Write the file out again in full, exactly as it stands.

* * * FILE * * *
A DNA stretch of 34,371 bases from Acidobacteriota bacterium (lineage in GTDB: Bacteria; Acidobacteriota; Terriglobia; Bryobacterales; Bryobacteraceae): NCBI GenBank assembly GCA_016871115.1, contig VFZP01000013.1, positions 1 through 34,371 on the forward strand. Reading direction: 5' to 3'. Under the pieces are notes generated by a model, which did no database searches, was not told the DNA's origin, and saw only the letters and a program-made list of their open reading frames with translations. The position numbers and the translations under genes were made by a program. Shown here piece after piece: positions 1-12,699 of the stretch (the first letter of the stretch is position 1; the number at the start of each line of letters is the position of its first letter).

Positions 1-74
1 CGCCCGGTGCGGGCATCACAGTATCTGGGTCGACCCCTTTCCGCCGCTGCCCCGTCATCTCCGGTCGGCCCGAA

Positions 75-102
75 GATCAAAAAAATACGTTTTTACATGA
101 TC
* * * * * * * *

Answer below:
A DNA stretch of 34,371 bases from Acidobacteriota bacterium (lineage in GTDB: Bacteria; Acidobacteriota; Terriglobia; Bryobacterales; Bryobacteraceae): NCBI GenBank assembly GCA_016871115.1, contig VFZP01000013.1, positions 1 through 34,371 on the forward strand. Reading direction: 5' to 3'. Under the pieces are notes generated by a model, which did no database searches, was not told the DNA's origin, and saw only the letters and a program-made list of their open reading frames with translations. The position numbers and the translations under genes were made by a program. Shown here piece after piece: positions 1-12,699 of the stretch (the first letter of the stretch is position 1; the number at the start of each line of letters is the position of its first letter).

Positions 1-74
1 CGCCCGGTGCGGGCATCACAGTATCTGGGTCGACCCCTTTCCGCCGCTGCCCCGTCATCTCCGGTCGGCCCGAA

Positions 75-102
75 GATCAAAAAAATACGTTTTTACATGA
101 TC